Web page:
governmental agencies. Within those work areas, there are several subfields that can be differentiated by whether the subfield aims to enhance the employee’s or the employer’s experience. A famous example that focused on employee experience, in this case, productivity, was conducted at the Hawthorne Works Western Electric plant (Mayo, 1933, 1945). Productivity was found to increase when management observed the workers. Why do you think this result occurred? Some psychologists have suggested that the increased attention was interpreted as the company caring more about the employees, leading the employees to feel better and work harder. Increasing productivity is not the only avenue for focusing on employee experience. I/O psychologists strive to find the best fit between a job and an individual while placing the worker as a valued contributor to the process. What makes you feel happy and valued in a work setting? Often, employees’ satisfaction with a job itself lies with how they are evaluated, how they compensated, and how they balance work with the rest of their life, but workplace morale can be hard to measure accurately because outside factors influence how employees feel as well (Heinzen & Goodfriend, 2019). To address this issue, I/O psychologists construct criteria for determining how well employees are performing and programs to help motivate workers. These programs can include compensation packages, bonuses, or employee assistance programs that aid in enhancing employees’ ability to maintain a healthy work-life balance. On the other end of the spectrum, I/O psychologists also help guide organizations to be more efficient and effective in reaching their goals as a company. Have you ever been in a position of leadership? What goals did you have for your group? What tactics seemed to work? What tactics seemed to fail? Leadership, including effective styles and short- versus long-term effect, is one example of how I/O psychology focuses on the employer’s experience. Have you ever applied for a job that turned out to be different from what the ad stated? Another way that I/O psychology works to benefit the employer or organization is by assessing the personnel needs of the organization and developing more specific guidelines for those positions. In doing so, the organization can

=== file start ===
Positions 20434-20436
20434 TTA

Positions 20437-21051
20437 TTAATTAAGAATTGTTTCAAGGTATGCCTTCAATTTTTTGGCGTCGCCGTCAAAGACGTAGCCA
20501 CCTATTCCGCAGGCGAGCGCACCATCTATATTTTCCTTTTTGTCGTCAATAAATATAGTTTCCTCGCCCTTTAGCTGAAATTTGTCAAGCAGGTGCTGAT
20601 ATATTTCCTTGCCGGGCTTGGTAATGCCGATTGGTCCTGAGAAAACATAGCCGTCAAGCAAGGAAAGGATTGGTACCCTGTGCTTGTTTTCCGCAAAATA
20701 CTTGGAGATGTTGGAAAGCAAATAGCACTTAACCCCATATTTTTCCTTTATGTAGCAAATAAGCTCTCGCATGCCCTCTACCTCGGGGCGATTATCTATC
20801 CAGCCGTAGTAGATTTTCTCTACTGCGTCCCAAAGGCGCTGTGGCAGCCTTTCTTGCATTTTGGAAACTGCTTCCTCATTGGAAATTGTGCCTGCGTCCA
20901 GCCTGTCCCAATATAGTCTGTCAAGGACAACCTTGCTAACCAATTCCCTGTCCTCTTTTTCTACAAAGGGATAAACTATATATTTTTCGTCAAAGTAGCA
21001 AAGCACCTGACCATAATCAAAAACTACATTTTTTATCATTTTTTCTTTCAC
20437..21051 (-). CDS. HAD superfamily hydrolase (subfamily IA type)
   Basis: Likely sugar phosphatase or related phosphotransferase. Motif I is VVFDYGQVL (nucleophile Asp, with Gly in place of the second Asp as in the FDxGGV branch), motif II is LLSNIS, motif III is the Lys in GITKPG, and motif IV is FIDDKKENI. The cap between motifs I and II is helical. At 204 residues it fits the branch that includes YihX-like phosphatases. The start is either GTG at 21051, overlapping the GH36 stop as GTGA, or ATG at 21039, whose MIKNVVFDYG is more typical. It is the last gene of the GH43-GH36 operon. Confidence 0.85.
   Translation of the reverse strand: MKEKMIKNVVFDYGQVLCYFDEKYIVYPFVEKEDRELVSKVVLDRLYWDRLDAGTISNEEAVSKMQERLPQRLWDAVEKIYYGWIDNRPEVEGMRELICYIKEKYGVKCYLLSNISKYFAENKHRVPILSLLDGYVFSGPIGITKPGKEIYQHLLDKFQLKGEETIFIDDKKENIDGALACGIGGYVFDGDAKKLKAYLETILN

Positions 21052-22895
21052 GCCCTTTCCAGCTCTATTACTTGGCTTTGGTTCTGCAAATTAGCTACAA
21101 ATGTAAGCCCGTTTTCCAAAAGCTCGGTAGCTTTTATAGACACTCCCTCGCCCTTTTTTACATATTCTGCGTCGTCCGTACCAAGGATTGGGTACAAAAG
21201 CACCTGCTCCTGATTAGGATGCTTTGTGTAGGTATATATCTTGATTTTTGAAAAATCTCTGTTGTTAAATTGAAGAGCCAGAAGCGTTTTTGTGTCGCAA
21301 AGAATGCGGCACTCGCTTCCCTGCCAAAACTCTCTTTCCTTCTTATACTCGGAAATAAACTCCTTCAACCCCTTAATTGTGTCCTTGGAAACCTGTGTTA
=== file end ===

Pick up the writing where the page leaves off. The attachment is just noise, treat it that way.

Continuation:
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communicate more accurate needs and requirements in their job ads and avoid any bait-and-switch pitfalls with new hires. Additionally, I/O psychologists can aid an organization by focusing on future goals and recommending strategic plans to achieve them. Changes in a particular industry or marketplace will occur, so I/O psychologists evaluate the current situation and organizational structure, address inevitable (and predicted) changes, and develop ways to tackle potential issues in order to maximize future growth and success (Heinzen & Goodfriend, 2019). Social Psychology of Volunteerism and Internships The job one works may not come with a paycheck or last long-term but may be a volunteer or intern position. Specifically, volunteerism is when a person engages in prosocial behavior that is planned and for the long- term, while an internship is a supervised work experience that gives a person experience and also insight into the job (Heinzen & Goodfriend, 2019). What leads people to pursue volunteer and internship experiences? Volunteering and internships can be beneficial long-term for both the individual and the organization, but in the short-term, hold many costs for the individual, including the lack of a paycheck. Have you ever held one of these positions? What motivated you to do so?
In exploring what draws people to these positions, many factors have been identified. Sometimes, people volunteer for very practical reasons, such as using it to increase marketability when job searching. This can be particularly important to even the playing field for job candidates with lower education levels or resumes that may not match all desired qualifications (Heinzen & Goodfriend, 2019). However, more often, the factors that influence volunteering are less practical but instead indicate who a person is or what he or she values. Much like general prosocial tendencies, higher scores on the personality traits of agreeableness and extraversion, that promote prosocial values, predict more volunteering. Many studies have found that volunteering is also linked with better health outcomes, both in terms of physical health (e.g.,